Functional Mobility Outcomes in Telehealth and In-Person Assessments for Wheeled Mobility Devices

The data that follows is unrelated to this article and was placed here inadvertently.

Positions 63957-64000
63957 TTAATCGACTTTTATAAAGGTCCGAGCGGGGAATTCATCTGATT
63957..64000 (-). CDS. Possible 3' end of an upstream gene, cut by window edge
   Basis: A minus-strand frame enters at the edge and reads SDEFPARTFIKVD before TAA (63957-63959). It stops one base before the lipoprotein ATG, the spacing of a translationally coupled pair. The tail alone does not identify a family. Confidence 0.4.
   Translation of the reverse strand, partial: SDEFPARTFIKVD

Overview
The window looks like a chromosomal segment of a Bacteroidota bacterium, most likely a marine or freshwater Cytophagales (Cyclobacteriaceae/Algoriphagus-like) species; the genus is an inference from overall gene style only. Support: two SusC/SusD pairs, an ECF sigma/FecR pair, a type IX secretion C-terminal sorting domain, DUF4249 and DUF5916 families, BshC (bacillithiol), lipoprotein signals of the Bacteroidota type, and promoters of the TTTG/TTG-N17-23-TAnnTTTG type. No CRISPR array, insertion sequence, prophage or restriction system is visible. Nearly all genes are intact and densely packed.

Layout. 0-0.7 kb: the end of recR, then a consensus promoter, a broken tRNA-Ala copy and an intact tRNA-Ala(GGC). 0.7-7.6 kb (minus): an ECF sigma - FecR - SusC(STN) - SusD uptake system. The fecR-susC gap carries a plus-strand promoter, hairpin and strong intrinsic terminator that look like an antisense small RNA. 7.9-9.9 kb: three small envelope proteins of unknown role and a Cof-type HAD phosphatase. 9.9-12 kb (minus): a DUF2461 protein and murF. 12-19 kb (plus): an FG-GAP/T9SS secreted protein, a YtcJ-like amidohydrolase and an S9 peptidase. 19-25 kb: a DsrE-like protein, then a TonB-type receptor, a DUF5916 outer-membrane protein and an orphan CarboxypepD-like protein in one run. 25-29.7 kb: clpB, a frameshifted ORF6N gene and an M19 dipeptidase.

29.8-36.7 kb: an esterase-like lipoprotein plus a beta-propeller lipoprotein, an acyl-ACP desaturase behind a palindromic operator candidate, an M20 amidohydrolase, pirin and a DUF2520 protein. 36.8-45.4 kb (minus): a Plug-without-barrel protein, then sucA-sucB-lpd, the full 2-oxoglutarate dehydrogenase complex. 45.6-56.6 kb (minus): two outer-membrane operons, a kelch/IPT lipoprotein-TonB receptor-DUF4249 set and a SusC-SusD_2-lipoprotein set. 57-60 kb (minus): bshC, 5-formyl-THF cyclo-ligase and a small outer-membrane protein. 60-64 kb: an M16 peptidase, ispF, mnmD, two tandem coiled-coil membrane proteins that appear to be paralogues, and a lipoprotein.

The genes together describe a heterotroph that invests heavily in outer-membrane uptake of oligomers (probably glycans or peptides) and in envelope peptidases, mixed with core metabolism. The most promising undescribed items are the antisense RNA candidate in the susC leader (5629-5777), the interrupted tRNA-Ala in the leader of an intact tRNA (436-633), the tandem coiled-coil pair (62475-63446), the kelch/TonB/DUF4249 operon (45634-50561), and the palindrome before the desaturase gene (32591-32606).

The purpose of this study was to compare telehealth and in-person service delivery models for wheeled mobility devices in terms of functional outcomes. We hypothesized that clinically significant improvements in functional mobility measured by the Functional Mobility Assessment (FMA) will occur in individuals receiving both telehealth and in-person clinic evaluations. A total of 27 Veterans receiving telehealth visits were compared to 27 individuals seen in clinic, selected from a database, matching for age, gender, and primary diagnosis. All mean individual item and total FMA scores in both groups increased from Time 1 to Time 2. Within the telehealth group, all changes in individual item and total FMA scores were statistically significant, with changes in 8 of 10 items meeting threshold for clinical significance (change >1.85 points). Within the clinic group, changes in 7 of 10 individual items and total FMA scores were statistically significant, and these same 7 items met threshold for clinical significance. Change scores for individual item and total FMA scores did not differ significantly between the two groups. A larger and clinically significant change in transfer score was seen in the telehealth group, suggesting telehealth visits may confer an advantage in being able to assess and address transfer issues in the home.
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